... Does this happen to anyone else, or is it just me?? Whew. Let's all have some chocolate.

That Stuck Feeling and I: we go way, way back. We have a lot of history. And I've learned some things about how to deal with it. (Besides the chocolate, which I'm guessing is obvious.)

Here's what I'm practicing, any time that Stuck Feeling shows up. Read on and arm yourself!

1) Know your enemy and its tricks.

For starters, this is a feeling, and that's important to know.

Like all feelings, it will insist that it tells the absolute, unvarnished truth. 100% reality. It will cross its arms and try to stare you down.

It will remind you of the zillion things that you are waiting on, which are all outside of your control. 

Money, lodgings, opportunities, access, time, space, ideas, skills, did-I-mention-money, teachers, fellow writers, paid professionals, attention... It can generate an endless list of Things Waited On. 

This feeling is relentless.

When it shows up for me, it works SO HARD until I finally say back to it: "Yes, you are right. I am stuck. Everything is stuck."

At which point, the Stuck Feeling puts a bag over my head, just in case I wise up and start seeing all the opportunities around me. 

It is such a trap.

The best and most effective way to expose this feeling as a definite lie, the best way to banish it, is to do something New. 

Something good and new for yourself and your writing.

Preferably something nourishing.

To that end:

2) Try a writing challenge.

It doesn't have to be a huge challenge; you might not have the energy for huge effort. 

Design your own tiny challenge instead. Grab a book of writing exercises (I always recommend this one) or find some online.

Grab a notebook and a timer. Try writing just five minutes on a prompt, and force yourself to do five prompts in a row. After just that half hour of work, you might feel completely different. 

(Of course, if you get carried away, feel free to do the whole dang book. It might change your life.)

3) Actively nurture your curiosity. 

I recently read Elizabeth Gilbert's book Big Magic, and she makes a wonderful case for following your curiosity. She says that anything you're interested in—even if it's just the tiniest bit of interest—is worth focusing on.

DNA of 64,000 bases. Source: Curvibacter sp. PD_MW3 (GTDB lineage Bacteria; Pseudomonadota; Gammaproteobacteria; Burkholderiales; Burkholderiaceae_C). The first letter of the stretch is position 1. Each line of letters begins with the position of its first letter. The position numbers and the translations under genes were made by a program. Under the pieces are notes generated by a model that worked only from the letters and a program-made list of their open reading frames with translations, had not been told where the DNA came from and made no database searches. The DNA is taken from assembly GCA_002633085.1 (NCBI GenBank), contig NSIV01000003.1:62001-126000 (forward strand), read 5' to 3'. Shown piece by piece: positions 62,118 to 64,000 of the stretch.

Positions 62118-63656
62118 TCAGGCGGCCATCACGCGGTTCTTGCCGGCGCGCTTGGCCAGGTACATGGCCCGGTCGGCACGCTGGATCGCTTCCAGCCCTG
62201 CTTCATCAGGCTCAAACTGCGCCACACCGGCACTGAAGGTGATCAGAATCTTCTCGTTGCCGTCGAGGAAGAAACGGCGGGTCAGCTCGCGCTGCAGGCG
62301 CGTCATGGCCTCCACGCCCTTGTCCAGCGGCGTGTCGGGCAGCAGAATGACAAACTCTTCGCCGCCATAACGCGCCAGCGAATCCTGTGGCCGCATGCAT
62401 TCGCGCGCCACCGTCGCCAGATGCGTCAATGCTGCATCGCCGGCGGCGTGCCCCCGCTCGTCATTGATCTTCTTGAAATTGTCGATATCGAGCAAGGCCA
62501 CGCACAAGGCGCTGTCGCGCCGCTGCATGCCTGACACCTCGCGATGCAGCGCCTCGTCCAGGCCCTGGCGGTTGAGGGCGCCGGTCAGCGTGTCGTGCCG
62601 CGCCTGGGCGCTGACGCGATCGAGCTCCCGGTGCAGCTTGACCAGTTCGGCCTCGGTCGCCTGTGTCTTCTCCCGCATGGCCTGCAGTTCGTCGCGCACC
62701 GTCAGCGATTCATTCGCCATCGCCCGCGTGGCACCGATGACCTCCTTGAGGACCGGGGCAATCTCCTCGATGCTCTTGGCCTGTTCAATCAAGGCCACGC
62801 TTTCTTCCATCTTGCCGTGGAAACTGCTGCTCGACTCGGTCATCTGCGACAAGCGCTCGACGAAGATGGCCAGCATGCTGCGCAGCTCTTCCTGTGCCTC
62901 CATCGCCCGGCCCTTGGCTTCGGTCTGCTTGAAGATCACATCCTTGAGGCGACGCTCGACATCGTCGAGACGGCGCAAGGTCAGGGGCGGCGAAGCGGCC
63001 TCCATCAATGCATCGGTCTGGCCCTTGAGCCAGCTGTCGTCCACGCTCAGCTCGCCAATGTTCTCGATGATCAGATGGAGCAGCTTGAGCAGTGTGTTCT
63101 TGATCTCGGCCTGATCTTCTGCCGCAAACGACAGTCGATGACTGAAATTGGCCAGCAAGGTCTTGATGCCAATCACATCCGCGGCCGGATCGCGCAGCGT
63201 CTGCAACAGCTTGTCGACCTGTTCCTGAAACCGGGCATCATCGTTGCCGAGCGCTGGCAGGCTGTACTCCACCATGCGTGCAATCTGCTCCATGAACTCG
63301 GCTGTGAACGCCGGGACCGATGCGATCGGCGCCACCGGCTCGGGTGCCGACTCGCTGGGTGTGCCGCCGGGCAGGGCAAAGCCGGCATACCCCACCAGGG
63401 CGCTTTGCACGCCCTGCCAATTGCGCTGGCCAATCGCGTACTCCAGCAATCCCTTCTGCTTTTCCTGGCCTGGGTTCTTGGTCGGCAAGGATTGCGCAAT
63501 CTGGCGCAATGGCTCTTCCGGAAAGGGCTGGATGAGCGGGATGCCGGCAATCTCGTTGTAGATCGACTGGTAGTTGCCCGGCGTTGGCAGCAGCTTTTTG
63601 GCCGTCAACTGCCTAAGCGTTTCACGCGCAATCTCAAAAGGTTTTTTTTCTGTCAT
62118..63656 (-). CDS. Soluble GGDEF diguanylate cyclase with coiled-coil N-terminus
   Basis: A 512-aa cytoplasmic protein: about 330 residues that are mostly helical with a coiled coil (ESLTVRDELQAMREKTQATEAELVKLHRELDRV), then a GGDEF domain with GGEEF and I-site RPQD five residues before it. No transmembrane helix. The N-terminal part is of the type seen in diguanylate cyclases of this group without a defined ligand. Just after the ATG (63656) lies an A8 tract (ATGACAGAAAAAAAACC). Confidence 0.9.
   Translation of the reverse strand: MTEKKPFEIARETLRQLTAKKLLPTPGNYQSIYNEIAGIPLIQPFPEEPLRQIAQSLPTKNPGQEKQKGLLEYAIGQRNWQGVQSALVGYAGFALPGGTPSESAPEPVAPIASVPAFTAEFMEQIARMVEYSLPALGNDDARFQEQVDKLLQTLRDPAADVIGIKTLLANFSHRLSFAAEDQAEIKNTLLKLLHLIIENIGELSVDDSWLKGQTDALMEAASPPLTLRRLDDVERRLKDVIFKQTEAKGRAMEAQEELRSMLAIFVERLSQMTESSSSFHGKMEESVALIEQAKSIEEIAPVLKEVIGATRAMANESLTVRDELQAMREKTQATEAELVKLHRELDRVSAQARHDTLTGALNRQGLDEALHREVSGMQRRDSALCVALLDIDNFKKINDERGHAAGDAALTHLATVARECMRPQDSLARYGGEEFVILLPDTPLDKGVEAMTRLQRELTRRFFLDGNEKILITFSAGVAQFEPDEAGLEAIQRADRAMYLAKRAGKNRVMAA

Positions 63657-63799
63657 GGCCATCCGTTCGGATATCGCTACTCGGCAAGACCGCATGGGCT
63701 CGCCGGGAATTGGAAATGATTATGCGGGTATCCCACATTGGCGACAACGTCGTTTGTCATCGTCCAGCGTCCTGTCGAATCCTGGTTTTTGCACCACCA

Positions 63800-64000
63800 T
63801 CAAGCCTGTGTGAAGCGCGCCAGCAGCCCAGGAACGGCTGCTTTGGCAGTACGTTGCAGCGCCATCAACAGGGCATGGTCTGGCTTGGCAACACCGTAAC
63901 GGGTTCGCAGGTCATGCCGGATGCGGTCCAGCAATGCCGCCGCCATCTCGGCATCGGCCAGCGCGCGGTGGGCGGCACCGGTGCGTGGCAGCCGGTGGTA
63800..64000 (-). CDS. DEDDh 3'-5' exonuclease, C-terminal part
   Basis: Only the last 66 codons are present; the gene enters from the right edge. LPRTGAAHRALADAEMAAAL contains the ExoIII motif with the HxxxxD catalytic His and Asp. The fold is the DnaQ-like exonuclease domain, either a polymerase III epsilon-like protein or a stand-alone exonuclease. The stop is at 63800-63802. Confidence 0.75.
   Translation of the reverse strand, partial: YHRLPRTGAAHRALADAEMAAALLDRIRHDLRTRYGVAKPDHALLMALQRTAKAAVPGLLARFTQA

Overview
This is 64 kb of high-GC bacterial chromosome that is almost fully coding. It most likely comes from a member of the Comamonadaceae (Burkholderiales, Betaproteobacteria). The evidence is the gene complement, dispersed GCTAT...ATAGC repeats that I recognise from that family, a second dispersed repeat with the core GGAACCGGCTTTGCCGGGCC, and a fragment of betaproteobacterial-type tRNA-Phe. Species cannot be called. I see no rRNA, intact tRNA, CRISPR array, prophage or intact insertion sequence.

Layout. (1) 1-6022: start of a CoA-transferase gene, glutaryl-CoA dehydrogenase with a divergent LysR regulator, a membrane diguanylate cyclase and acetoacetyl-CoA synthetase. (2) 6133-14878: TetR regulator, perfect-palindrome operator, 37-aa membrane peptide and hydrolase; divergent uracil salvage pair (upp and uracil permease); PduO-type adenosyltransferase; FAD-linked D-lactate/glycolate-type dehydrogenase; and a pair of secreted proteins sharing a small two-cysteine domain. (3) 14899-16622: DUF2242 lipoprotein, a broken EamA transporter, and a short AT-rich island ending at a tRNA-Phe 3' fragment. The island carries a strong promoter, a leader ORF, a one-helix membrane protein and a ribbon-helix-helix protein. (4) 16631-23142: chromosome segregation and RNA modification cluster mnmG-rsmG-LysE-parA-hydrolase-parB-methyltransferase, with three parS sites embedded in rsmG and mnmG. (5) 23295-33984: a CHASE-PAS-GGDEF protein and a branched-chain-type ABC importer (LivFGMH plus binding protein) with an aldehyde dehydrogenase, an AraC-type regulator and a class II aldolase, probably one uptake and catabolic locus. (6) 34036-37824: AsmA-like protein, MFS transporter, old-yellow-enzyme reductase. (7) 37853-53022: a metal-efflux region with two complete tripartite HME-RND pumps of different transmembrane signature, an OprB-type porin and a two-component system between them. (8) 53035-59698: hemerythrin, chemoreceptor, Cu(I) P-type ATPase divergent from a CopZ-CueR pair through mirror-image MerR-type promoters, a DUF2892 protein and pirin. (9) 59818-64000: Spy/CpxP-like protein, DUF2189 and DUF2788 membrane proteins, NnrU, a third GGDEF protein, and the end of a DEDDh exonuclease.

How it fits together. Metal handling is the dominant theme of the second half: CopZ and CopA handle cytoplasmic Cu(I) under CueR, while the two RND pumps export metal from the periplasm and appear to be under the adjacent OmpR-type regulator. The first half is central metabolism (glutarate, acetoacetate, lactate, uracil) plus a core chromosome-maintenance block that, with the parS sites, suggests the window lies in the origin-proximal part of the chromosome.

She writes: "It's a clue. It might seem like nothing, but it's a clue. Follow that clue. Trust it. See where curiosity will lead you next. ... Following that scavenger hunt of curiosity can lead you to amazing, unexpected places." 

So when the Feeling of Stuckness rises up, try seeking your curiosity. Force your attention away from all the wailing internal voices (I know, they're super loud!), and ask yourself:

Is there anything that you're interested in? Anything? At all?

And then treat that bit of interest like a clue, and follow it. Learn a little more about it. Explore.

And then look around for the next clue.

4) Explode your creativity. 

Move in a direction other than writing. Give the words a break. Give 'em some space to refresh.

And go try something else for a while. Go dance wildly and awkwardly to some loud music: get a bit sweaty. 

Or try picking up a pen and sketching. Grab some simple, schoolkid watercolors and dabble in painting for a while. 

I started doing that this summer, and every time I pick up my sketchbook, I feel wonderfully calm and focused. (In other words, the opposite of stuck and screaming.)

... The main thing is: move. This Stuck Feeling can work like a numbing drug, and make you forget how strong you are, in your mind, your body, your heart. 

If it says you're stuck, go out and learn. Go out and do. Make something with your hands. Go on a hike. Explore.

Outrun the thing.

5) Remember how creative rhythms work.

I've seen this pattern again and again in my writing life (and the rest of my life too!). I'll feel stuck (and wretched) and I'll think that's whole story: I'm not moving forward and I'm awful.

I think everything's over. 

... And then something happens.

It turns out that, during that Stuck time, something inside me was gathering. Energy was building, getting ready to connect with an insight that was just around the corner. A revelation, an epiphany. Something that makes all the difference. 

Or I suddenly encounter a bunch of resources that are exactly what I need, and I leap ahead.

Or I experience some other major shift in how I think about myself, my creativity, my writing life, and the whole shebang.

And not only am I moving again, I'm racing.

This has happened so many times.